Even when nominations seemed to hinge on technicalities, conventions ended up favoring the candidates with the most momentum. It’s true, for example, that in 1952 Dwight D. Eisenhower prevailed on the first ballot of the Republican convention only after waging an extensive, bitter floor fight to unseat delegations that supported his opponent, Sen. Robert Taft. And that in 1972, George McGovern had to fight to preserve the winner-take-all results of the California primary, an idea most of his own followers disliked, before he could lock up the Democratic nod. But it’s also true that before their conventions ever started, both Eisenhower and McGovern had reached the point where a candidate had never been denied nomination.

After 1972, both parties shifted toward allocating delegates by primaries and caucuses. Now it’s up to every voter to decide how much and how early it matters to be on a winning team. Yet the gain-deficit ratio has remained an accurate predictor. (That’s one finding of research by political scientist Barbara Norrander, who updated CK&R’s work to look at the endgame of presidential nominations in the post-reform era.) For instance, in 1996, Bob Dole passed the 0.36 mark on March 12, when he vaulted from 276 to 737 delegates, with 996 needed to nominate, by winning all seven Super Tuesday primaries. In 2008, Barack Obama and Hillary Clinton both exceeded the 0.36 threshold on Feb. 5, when they split the large trove of delegates chosen by 22 states. Obama’s gain-deficit ratio after those contests was 0.71, while Clinton’s was 0.67, foretelling a narrow but eventual Obama victory.

Even though voters now have the power to select nominees, they seem to be subject to the same bandwagon calculations that affected delegates at the old conventions. And perhaps those delegates, and their bosses, always paid at least some attention to public opinion, in addition to their own judgment. Probably both. So the decision-makers are different today from 60 or 160 years ago; primaries and caucuses essentially fill the role that convention ballots used to. But much of the psychology and many of the incentives involved in decision-making remain similar. And the analytics of momentum, expressed in measures such as the gain-deficit ratio, still make sense. Candidates still win nominations when they close enough of the gap toward their goal that the next round naturally goes their way. Sufficient momentum attracts breakaway support. And then overperformance wins over even more undecideds, and discourages rivals.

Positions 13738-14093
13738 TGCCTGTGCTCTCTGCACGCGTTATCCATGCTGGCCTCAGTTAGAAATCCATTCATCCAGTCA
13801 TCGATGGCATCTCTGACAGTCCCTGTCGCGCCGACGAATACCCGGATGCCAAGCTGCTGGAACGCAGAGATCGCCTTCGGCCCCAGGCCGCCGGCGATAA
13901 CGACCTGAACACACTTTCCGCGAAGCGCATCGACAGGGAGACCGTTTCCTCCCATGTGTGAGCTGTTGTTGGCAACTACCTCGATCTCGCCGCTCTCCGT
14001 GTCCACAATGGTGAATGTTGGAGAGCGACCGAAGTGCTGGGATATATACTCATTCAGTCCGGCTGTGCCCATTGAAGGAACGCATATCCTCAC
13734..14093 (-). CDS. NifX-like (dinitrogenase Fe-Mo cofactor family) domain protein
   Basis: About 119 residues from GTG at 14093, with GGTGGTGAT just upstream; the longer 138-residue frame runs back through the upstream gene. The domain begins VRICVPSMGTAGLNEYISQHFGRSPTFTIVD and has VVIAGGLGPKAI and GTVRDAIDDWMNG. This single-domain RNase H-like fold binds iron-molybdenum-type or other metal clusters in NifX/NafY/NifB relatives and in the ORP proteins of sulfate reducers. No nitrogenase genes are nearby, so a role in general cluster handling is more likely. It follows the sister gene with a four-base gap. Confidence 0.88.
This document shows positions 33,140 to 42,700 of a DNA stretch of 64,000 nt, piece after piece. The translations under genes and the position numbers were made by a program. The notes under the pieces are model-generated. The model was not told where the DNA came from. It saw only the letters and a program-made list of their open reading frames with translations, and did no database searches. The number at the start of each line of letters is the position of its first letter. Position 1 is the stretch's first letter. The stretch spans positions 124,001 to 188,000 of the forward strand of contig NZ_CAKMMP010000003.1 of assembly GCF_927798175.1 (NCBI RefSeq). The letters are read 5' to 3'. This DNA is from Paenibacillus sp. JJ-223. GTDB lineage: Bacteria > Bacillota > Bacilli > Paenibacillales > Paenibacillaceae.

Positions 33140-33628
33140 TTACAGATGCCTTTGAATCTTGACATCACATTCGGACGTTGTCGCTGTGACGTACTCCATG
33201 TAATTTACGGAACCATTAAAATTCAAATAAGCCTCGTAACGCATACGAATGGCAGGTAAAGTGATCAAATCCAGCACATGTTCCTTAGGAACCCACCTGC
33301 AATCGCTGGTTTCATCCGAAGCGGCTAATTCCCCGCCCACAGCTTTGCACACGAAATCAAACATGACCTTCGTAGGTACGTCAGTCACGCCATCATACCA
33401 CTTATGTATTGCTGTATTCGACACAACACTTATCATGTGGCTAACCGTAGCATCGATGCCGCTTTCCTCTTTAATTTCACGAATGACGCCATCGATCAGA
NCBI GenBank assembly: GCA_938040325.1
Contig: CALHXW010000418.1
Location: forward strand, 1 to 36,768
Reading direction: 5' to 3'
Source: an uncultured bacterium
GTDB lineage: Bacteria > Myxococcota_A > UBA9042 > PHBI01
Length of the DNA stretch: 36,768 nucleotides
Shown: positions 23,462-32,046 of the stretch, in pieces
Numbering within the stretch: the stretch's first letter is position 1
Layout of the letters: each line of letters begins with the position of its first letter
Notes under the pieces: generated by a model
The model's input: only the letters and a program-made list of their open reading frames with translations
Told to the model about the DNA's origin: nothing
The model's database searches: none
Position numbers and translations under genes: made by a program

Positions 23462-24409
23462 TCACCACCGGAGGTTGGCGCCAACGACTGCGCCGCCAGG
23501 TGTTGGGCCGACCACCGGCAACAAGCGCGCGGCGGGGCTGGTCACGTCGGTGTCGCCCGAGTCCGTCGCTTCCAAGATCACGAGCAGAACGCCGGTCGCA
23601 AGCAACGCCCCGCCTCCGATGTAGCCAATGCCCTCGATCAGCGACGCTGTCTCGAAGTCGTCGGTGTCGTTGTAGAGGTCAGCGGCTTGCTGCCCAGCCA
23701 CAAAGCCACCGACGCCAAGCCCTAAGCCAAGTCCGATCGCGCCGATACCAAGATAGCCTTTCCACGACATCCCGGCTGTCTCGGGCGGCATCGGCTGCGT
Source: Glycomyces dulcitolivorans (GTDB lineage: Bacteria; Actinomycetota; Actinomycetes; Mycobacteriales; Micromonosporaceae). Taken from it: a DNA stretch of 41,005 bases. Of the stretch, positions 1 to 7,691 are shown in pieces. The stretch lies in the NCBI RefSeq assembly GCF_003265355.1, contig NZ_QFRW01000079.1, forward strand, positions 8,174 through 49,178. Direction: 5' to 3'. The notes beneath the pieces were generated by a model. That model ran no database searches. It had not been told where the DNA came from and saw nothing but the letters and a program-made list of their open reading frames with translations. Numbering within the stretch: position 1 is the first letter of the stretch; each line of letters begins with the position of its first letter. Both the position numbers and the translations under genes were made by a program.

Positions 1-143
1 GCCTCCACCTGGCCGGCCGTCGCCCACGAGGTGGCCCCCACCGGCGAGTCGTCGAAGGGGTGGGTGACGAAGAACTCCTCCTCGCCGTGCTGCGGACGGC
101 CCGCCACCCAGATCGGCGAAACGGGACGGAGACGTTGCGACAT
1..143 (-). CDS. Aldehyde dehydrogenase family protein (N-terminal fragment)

Which appears to be just what happened with Trump. On March 15, he won 228 delegates across six contests, including four large, geographically diverse states. That gave him a total of 691 delegates, and with 1,237 needed to nominate, his gain-deficit ratio was 228/(1237-691), or 0.418, beyond the 0.36 threshold. What happened next would have been more predictable if Trump weren’t so singularly divisive, or if Ted Cruz hadn’t won Wisconsin, or if the gap between Trump’s and Cruz’s organizational skills hadn’t raised doubts about Trump’s hold on his delegates. But once the campaign moved beyond the last set of states demographically unfavorable to Trump, his bandwagon started to roll.

On April 19, Trump won a majority of votes in a state for the first time, with 60 percent in New York. Every day thereafter, his average support among Republicans in national polls held steady or set a new high. After Trump dominated primaries across the Northeast on the 26th, Cruz’s support among delegates began to wobble. By May 3, Trump was able to win Indiana by 16 percentage points and knock Cruz out of the race, even after trying on the morning of the primary to link Cruz’s father, Rafael, with Lee Harvey Oswald. Cruz quit that night, followed by John Kasich the next morning.

The gain-deficit ratio has presaged another unlikely development: that the Democratic race would last longer than the Republican contest. Hillary Clinton came close to passing the 0.36 threshold this year on March 15, when she swept five big states, and again on April 26, when she won four of five in the Northeast. But she hasn’t quite left orbit, thanks to proportional delegate allocation on the Democratic side and Bernie Sanders’s persistence.

The idea of Donald Trump winning the Republican nomination seemed crazy to a lot of smart people for a long time. (Although it’s an interesting question whether Trump actually represents more of a break with his party than George McGovern did in 1972, or than Barry Goldwater did in 1964.) But plurality support matters, tending to turn into majority support. And Trump may have been following a winning path all spring.

Peter Keating is a senior writer at ESPN The Magazine, where he covers investigative and statistical subjects.